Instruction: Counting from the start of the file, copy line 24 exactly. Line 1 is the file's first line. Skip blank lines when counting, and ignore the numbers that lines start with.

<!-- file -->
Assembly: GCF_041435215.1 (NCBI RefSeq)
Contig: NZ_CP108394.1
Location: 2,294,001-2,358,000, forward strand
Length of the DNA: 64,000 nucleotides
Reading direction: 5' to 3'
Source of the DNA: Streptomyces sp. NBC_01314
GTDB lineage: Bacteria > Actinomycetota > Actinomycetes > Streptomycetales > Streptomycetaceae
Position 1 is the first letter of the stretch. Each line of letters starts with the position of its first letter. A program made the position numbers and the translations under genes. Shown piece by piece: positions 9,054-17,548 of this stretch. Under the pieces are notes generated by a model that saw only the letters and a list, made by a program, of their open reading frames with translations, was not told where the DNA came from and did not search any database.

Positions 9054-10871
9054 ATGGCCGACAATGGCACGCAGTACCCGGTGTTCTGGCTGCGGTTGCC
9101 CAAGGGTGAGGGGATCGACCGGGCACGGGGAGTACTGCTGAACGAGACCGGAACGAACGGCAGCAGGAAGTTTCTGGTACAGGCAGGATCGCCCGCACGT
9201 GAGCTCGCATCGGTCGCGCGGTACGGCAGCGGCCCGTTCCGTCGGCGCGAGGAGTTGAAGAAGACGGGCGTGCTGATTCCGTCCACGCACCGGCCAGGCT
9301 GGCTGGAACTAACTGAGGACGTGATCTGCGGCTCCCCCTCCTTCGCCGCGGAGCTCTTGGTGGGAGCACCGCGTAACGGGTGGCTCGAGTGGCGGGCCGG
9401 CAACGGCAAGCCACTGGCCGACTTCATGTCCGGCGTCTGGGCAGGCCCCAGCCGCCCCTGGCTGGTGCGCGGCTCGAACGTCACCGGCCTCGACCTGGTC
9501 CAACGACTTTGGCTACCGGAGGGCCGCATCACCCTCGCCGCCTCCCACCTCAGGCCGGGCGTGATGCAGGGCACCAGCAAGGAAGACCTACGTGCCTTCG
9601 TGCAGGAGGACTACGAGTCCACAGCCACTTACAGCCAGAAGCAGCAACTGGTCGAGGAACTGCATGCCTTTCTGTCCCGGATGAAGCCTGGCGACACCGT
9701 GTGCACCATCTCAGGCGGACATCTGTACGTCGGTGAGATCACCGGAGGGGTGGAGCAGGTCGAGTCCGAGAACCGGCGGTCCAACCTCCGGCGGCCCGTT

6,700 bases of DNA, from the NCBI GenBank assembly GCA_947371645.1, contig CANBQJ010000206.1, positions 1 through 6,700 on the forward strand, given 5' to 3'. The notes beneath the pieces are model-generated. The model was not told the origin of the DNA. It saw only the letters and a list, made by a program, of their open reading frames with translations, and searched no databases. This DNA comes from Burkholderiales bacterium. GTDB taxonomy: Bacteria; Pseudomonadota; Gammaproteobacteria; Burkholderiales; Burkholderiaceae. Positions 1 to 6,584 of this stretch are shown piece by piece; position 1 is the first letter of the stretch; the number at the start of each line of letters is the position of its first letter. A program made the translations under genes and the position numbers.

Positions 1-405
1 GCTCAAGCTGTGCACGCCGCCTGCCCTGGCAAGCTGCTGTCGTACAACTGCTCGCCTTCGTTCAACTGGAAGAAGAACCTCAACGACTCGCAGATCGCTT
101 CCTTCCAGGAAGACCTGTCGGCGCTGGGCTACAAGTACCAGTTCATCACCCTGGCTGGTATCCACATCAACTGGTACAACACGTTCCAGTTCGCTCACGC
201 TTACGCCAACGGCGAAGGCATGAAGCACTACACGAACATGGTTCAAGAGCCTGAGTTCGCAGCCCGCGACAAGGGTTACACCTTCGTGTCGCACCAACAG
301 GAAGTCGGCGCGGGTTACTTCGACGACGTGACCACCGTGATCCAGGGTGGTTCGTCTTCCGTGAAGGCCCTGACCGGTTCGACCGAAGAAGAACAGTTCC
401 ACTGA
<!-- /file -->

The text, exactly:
401 ACTGA